Romania Is Luring People to Dracula’s Castle—Now a Vaccination Site—to Offer Them a Free Jab

Come for your health! And stay for complimentary access to the castle's lovely medieval torture chambers.

Romania's Bran Castle, known as Dracula's Castle, as it is thought to have inspired author Bram Stoker. Photo courtesy of Bram Castle.
Romania's Bran Castle, known as Dracula's Castle, as it is thought to have inspired author Bram Stoker. Photo courtesy of Bram Castle.

Romanian doctors don’t want to suck your blood—but they do want to give you a shot in the arm at Transylvania’s spookily atmospheric Bran Castle, said to be the inspiration for the titular vampire’s home in Bram Stoker’s 19th-century gothic novel Dracula.

On weekends this month, visitors to the historic site can line up for free Pfizer vaccines with no appointments needed, according to Smithsonian Magazine. The shots will be administered on the grounds of the medieval castle, and come with a themed “vaccination diploma” depicting a fanged health care worker holding up a syringe.

(Despite Bran Castle’s association with Dracula in the popular imagination, the real-life inspiration for the character, Vlad the Impaler, almost certainly never set foot in the 14th-century hilltop fortress.)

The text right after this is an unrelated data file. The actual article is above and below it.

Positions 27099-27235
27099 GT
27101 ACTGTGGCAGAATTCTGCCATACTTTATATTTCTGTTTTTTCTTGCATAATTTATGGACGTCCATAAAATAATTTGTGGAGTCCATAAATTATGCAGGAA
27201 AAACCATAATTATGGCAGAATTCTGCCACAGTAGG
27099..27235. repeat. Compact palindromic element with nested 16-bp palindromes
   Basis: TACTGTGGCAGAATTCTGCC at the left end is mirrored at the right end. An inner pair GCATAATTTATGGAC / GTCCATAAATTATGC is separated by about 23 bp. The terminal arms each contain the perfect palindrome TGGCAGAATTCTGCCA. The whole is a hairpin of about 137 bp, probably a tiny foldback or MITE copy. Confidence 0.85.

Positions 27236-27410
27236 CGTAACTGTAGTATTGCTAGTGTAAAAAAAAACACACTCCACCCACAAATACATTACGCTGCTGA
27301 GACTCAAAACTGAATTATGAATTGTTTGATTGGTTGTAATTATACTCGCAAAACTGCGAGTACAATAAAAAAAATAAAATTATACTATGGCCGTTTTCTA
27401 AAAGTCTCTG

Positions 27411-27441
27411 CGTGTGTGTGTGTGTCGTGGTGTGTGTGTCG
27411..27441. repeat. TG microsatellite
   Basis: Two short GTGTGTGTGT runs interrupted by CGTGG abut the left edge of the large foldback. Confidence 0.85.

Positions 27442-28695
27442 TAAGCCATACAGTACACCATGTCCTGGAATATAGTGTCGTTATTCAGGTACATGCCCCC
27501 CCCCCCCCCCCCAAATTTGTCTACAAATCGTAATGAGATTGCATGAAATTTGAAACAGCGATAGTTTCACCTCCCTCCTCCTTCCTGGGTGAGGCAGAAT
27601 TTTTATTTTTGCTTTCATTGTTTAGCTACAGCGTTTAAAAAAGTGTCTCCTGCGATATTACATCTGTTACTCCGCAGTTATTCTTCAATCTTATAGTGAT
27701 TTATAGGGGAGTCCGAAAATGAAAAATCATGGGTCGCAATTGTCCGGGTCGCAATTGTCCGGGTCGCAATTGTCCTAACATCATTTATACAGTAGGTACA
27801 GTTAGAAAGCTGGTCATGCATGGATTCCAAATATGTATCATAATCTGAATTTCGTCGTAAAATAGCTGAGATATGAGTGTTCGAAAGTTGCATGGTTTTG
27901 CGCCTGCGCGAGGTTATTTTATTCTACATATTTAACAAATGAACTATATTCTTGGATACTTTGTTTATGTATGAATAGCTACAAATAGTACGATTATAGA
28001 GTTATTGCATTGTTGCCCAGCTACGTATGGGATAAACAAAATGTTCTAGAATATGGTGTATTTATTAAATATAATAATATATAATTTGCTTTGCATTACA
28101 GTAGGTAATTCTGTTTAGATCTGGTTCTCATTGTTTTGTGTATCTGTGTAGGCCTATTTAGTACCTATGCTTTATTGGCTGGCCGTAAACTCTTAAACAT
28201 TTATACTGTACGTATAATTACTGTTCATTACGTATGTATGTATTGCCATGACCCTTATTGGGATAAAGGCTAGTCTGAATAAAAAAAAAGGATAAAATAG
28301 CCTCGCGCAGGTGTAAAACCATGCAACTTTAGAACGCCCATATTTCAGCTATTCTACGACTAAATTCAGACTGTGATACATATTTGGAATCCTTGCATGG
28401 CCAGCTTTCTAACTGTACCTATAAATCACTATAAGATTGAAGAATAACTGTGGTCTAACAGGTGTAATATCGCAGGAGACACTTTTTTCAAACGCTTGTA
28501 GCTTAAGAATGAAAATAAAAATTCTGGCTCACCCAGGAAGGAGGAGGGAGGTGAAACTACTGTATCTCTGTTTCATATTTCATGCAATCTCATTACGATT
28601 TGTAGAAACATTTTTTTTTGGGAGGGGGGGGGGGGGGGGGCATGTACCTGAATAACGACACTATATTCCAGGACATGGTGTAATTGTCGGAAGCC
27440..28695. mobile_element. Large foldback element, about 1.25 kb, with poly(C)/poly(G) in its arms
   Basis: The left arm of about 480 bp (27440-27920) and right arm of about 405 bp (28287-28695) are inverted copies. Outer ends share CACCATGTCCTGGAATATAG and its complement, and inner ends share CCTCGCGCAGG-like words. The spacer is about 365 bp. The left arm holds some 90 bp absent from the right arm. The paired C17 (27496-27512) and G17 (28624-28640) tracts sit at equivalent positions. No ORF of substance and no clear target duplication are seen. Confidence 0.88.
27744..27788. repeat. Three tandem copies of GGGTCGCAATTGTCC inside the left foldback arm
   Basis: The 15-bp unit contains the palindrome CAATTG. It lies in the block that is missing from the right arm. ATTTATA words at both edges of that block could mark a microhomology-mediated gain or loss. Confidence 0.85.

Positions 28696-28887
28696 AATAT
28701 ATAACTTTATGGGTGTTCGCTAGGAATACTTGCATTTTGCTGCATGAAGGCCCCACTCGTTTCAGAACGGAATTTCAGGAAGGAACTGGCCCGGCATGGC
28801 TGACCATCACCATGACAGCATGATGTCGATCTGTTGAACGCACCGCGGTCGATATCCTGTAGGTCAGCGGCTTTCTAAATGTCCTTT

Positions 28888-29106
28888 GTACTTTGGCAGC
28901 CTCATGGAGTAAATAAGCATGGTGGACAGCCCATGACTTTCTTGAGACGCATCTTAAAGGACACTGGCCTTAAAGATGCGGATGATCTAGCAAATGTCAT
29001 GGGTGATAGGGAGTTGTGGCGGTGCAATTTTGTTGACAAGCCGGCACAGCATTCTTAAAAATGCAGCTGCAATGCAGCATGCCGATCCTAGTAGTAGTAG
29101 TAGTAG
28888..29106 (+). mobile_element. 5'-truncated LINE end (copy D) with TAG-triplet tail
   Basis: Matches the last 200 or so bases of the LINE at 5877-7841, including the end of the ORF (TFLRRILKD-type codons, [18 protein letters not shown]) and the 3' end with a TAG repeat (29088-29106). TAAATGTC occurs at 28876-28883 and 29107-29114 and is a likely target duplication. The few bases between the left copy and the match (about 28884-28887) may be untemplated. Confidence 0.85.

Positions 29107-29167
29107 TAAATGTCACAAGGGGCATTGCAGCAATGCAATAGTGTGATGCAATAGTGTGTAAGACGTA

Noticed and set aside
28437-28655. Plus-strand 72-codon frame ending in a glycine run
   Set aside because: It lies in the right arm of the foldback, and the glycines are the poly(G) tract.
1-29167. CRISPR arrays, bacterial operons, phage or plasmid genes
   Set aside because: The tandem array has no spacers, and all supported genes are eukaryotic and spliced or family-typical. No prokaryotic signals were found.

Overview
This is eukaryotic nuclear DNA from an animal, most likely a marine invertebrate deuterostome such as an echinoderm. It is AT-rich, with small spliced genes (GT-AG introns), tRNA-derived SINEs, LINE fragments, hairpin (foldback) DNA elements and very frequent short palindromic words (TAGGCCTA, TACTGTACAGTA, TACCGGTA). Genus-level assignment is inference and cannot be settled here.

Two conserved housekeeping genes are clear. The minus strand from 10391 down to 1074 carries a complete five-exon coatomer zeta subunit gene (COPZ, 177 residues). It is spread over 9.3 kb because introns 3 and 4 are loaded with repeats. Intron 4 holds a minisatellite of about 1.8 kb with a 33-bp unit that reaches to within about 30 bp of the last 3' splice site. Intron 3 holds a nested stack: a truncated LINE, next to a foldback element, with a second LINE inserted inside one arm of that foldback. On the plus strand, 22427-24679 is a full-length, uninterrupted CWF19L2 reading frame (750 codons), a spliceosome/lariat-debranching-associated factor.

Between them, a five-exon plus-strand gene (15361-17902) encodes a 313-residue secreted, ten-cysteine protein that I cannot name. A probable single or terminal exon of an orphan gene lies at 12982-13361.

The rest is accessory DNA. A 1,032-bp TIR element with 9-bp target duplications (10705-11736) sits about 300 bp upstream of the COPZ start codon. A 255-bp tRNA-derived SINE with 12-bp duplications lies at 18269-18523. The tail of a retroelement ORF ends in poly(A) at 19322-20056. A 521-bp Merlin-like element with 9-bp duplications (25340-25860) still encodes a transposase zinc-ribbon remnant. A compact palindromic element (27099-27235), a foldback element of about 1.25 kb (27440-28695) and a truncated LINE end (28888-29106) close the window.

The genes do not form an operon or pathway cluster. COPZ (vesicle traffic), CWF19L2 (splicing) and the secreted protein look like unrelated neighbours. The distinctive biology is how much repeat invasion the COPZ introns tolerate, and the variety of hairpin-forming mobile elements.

“We wanted to show people a different way to get the needle,” Alexandru Priscu, the marketing manager at Bran Castle, told the Associated Press. “Besides the diploma, people benefit with free entry to the torture rooms, which have 52 medieval torture instruments.”

A vaccination diploma from Romania's Bran Castle, which is offering shots on weekends this May. Courtesy of Bran Castle.

A vaccination diploma from Romania’s Bran Castle, which is offering shots on weekends this May. Courtesy of Bran Castle.

Nearly 400 people received doses during the first weekend of the vaccination campaign—a number that would likely be higher if foreign tourists were eligible to participate, which they are not.

The country, which is home to 19 million people, is aiming to vaccinate five million residents by the end of the month. So far, 19 percent of the population has had at least one dose, the Our World in Data project at the University of Oxford reports.

Around the world, museums and cultural attractions have been pressed into service as vaccination sites, including the Castello di Rivoli in Turin, where you can get your shot surrounded by Claudia Comte wall paintings.

Romania's Bran Castle, known as Dracula's Castle. Photo courtesy of Bram Castle.

Romania’s Bran Castle, known as Dracula’s Castle. Photo courtesy of Bram Castle.

In New York, all U.S. residents are now eligible to get a Moderna shot at the American Museum of Natural History, where health care workers have set up shop in the Hall of Ocean Life beneath the institution’s beloved blue whale model. The jab comes with free museum entry for up to four guests.

Other vaccination incentives across the U.S. include complimentary baseball tickets to see the Mets or Yankees in New York, free Krispy Kreme donuts, and, in Ohio, a $1 million vaccine lottery ticket.


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